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Two Kids, Two Hearts

Ahmed, aged 4, received long-awaited heart transplant and joins Libi, aged 3, his hospital friend, who received a heart about 3 months ago
Date: 20.12.22 | Update: 22.12.22

Libi and Ahmed after the transplant

The festival of Channukah at Schneider Children's began with a moving meeting between Ahmed and Libi, two children who were hospitalized simultaneously for a long time in the Cardiac Intensive Care Unit at Schneider. Both had been connected to an artificial heart machine in anticipation of a human heart transplant; and now both have undergone the long-awaited operation giving them a new lease on life.

Ahmed Mahmud Ali, aged 4, and Chaya Libi Giladi, aged 3, arrived at Schneider Children's both suffering from chronic cardiac dysfunction. Their lives depended upon the "Berlin Heart" – an artificial heart in a suitcase that served as a bridge until a human heart became available. Three months ago, Libi underwent a heart transplant thanks to the courageous decision of the parents of 3-year-old Fuad who was tragically killed in a road accident. In a moving event at Schneider Children's in the presence of hospital management and the medical team who treated Libi throughout her hospitalization, the parents of Libi met the parents of Fuad, whose heart now beats in Libi's chest.

In recent weeks, excitement grew at Schneider when news arrived of the availability of a heart, kidneys and liver for life-saving transplantation. The donation resulted from the brave decision of parents who, in their most difficult hour following the death of their 7-year-old son killed in a traffic accident, agreed to donate his organs.

During the marathon of transplant surgeries that followed, Ahmed received the heart. An 18-year-old received one kidney. He had undergone dialysis for many years at Schneider and had been waiting for a repeat transplant. The second kidney was transplanted into a 14-year-old who had just celebrated her birthday and who had also undergone a previous transplant. A 9-year-old who suffered from biliary atresia received the liver. She suffered from a congenital defect causing blocked biliary ducts and had undergone her first surgery at the age of two months. However, her condition had recently deteriorated due to an infection in the bile ducts and blocked vessels.

The transplant surgeries were conducted by top specialists at Schneider: the liver and kidneys were transplanted by Dr. Michael Gurevich, Director of the Liver Transplantation Unit, and Dr. Sigal Eisner, Director of the Kidney Transplantation Service. Dr. Gabi Amir, Director of Newborn Cardiac Surgery, and Prof. Dan Arvut, Director of the Cardiothoracic Surgery Division at Beilinson Hospital performed the heart transplant. The organ transplants were conducted in cooperation with the Anesthesia Department headed by Dr. Yelena Tzeitlin.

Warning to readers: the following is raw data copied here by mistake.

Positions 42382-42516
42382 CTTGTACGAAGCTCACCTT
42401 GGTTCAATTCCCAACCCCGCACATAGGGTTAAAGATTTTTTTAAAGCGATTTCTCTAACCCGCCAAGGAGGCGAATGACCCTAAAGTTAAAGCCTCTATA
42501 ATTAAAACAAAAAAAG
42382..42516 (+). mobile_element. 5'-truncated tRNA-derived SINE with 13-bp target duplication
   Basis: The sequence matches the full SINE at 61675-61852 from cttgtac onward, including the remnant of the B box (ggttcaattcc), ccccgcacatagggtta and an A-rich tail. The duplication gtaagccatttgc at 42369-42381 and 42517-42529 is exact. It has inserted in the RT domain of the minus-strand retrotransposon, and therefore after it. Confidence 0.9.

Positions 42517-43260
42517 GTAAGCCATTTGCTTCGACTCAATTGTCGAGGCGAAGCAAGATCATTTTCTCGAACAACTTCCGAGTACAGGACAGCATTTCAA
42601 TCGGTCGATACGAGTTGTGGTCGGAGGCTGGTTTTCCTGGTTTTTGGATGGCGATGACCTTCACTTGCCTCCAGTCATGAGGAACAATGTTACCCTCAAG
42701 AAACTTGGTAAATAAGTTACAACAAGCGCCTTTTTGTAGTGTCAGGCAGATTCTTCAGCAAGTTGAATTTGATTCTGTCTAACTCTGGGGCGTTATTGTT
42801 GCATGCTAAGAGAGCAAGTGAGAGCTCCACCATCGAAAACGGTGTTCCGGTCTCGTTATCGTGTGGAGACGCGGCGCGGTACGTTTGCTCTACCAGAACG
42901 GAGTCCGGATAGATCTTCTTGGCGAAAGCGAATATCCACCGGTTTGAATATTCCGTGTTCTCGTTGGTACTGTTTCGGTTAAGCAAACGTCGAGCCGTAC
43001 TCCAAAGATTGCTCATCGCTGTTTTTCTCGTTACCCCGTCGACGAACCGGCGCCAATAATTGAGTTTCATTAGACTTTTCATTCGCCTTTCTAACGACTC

Ahmed's follow-up care was conducted in the Cardiac Intensive Care Unit headed by Prof. Ovdi Dagan, while the kidney and liver recipients were monitored initially in the Pediatric Intensive Care Unit headed by Prof. Elhanan Nahum, and thereafter in Pediatrics C headed by Prof. Irit Krause.

Schneider Children's is among the few pediatric centers in the world able to conduct marathon organ transplantations one after the other within a short space of time. This requires meticulous and speedy coordination at the 11th hour following the donation of several organs from one donor, and the mobilization of scores of personnel to perform the series of operations. Since the news of an organ donation is always sudden, hospital teams must be able to respond with alacrity at any hour of the day or night. Teams comprise the operating rooms, pediatric organ transplant surgeons, anesthetists, ultrasound technicians, intensivists and more.

Schneider Children's performs the majority of organ transplants in children in Israel. Since its inception, more than 700 transplantations of heart, lungs, liver and kidneys have been conducted in infants, children and adolescents with rates of success on a par with leading medical centers around the world.


Libi and Ahmed before the transplant

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